Sculpture occupies space. It is 3-dimensional.
Therefore it exists in time.
Space and Time, a continuum.
Anything which requires space demands time...
To exist in that space.

Greg Johns' work is particularly and carefully attuned to this principle. He has, with great consistency, worked with the theme of form in space and change though time.

Greg works within a framework of art-historical continuity........what I call a time line, he is making his line, his position, and he works along it with energy and integrity.

That line come from an abstract formal tradition (Brancusi, Noguchi, Meadmore etc.) using formal, geometric elements, using systems and patterns, without deviation, interruption or temptation, precisely and purely.

He has been labelled a formalist.
If he were that and nothing more, he would still be good.
But he is more than structure, formal geometry, monumental mathematics.

It is what I have coined: Geometric Metamorphosis.
I mean.....he uses geometry, an ancient and honourable tool, in order to explore change, both physically and metaphysically.

The work stands utterly mute and monumental, yet the pieces change, move, metamorphose from one thing to another and are present to our own movement and our own perceptions of change.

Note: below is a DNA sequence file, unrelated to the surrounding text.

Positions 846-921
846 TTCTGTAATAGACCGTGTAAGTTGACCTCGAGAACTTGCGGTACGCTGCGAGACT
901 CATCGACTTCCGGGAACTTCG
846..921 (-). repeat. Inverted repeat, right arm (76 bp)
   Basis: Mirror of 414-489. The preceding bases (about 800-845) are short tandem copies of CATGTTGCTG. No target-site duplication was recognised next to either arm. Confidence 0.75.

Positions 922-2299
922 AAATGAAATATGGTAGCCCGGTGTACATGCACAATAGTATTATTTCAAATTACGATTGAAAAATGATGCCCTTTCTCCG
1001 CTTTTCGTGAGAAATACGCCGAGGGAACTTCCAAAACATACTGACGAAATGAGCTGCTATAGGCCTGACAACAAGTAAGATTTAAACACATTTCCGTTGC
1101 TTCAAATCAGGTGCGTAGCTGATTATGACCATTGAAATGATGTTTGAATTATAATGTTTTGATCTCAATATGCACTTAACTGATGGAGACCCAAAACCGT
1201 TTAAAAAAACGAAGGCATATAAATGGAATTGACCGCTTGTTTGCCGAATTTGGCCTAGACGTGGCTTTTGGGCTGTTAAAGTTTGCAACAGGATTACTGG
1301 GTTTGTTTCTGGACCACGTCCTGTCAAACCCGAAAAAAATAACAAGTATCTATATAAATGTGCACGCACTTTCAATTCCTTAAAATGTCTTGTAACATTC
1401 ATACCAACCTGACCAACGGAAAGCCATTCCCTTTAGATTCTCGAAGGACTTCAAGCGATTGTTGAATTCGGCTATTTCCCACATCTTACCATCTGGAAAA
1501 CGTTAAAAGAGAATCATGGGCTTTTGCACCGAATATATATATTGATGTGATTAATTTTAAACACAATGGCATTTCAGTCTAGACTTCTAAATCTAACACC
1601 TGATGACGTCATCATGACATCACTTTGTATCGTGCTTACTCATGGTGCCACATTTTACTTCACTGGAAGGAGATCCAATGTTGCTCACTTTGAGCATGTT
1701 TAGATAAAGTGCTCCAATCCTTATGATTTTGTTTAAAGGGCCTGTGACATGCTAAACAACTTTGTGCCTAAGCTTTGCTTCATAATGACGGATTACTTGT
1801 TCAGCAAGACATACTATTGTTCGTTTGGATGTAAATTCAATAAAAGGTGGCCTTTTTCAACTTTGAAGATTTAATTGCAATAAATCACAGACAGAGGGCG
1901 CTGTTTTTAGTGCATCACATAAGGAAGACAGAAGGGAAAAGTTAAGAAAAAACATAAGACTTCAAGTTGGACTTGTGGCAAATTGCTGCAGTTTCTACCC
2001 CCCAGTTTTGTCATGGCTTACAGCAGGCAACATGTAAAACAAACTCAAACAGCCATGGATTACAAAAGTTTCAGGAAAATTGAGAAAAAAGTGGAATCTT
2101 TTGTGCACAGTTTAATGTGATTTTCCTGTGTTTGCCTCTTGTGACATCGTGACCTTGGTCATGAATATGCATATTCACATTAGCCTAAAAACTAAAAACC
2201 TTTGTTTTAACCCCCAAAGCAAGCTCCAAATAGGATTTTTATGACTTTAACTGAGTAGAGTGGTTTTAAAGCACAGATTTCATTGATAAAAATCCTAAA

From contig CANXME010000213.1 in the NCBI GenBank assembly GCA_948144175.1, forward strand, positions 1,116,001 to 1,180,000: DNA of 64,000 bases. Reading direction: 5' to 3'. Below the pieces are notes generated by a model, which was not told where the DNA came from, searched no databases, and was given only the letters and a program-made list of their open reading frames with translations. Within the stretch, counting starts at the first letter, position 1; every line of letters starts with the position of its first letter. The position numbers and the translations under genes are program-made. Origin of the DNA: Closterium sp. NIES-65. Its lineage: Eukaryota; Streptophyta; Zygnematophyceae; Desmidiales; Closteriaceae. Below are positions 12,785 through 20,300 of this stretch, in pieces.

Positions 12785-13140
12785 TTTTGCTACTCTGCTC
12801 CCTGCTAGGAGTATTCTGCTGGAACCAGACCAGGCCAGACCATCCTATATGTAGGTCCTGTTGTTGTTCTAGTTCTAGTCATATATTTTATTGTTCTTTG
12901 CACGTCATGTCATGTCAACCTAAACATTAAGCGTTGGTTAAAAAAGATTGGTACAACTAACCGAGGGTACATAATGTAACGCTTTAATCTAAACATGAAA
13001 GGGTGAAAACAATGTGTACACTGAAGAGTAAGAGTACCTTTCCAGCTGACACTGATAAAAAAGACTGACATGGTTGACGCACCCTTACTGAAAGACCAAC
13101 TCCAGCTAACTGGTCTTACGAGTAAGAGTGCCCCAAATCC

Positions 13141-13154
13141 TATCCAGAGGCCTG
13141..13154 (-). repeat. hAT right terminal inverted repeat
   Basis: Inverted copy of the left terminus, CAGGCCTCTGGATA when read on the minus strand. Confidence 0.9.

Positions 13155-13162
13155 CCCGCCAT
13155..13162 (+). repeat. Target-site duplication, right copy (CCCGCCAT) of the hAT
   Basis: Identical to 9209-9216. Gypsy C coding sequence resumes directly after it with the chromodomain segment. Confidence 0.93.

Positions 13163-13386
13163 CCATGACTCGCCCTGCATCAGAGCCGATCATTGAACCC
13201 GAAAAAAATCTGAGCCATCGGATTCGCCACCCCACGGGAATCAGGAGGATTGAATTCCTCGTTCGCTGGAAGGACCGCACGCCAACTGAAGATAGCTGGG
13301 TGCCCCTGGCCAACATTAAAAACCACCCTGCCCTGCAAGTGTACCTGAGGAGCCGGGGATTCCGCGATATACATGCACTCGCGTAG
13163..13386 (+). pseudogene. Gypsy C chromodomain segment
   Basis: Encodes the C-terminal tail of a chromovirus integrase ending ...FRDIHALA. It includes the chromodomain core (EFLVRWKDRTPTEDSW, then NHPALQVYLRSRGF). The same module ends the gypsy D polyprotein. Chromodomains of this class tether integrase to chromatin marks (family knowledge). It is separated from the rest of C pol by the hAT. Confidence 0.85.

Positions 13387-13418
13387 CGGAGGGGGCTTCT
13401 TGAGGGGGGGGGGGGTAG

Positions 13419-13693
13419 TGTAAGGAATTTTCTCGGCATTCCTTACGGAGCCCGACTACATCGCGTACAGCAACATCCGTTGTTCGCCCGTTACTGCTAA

The work becomes in this way, symbolic of opposites correlating, lining up together, exchanging habits.

The square circles. The curve straightens. The inside becomes the outside. The open closes. The contemplative teases. Greg himself calls it: Opposites coming together.

I have read that physics began 25 hundred years ago, from the mystical philosophies of the early Greeks. Their aim was to discover the essence of all things, called "Physis".

Heraclitus believed in a world of ""Perpetual Change" the "Eternal Becoming" the dynamic interplay of opposites.

Parmenides opposed Heraclitus, he believed that the perception of change was an "illusion", that matter was unchangeable.

 

I cannot begin to speak accurately on them or on Einstein and relativity, and the concept of matter changing but being indestructible.

 

What I can say though, is that Greg John's mind gravitates toward these ideas, and that his sculpture is a realisation of his thinking.

Greg is working with a balance of opposites, and I am indicating that balance, in our time/is precarious, at best.

I would like to quote from Fritjov Capra, the author of a beautiful book called: The Tao of Physics, published in 1975. But I must preface when saying that Capra, as a physicist, was led to contemplate writing this book by a profound sense of destructive imbalance in our modern world.

"Modern physics, pictures matter not at all as passive and inert, but as being in a continuous dancing and vibrating motion whose rhythmic patterns are determined by the molecular, atomic and nuclear structures. This is also the way in which the Eastern mystics see the material world. They all emphasize that the universe has to be grasped dynamically, as it moves, vibrates and dances; that nature is not static, but in a dynamic equilibrium. In the words of a Taoist text,"

"The stillness in stillness is not the real stillness. Only when there is stillness in movement can the spiritual rhythm appear which pervades heaven and earth."


Heather Ellyard. April 1987

"Essay". Greg Johns, Sculpture 1978-1990, Catalogue.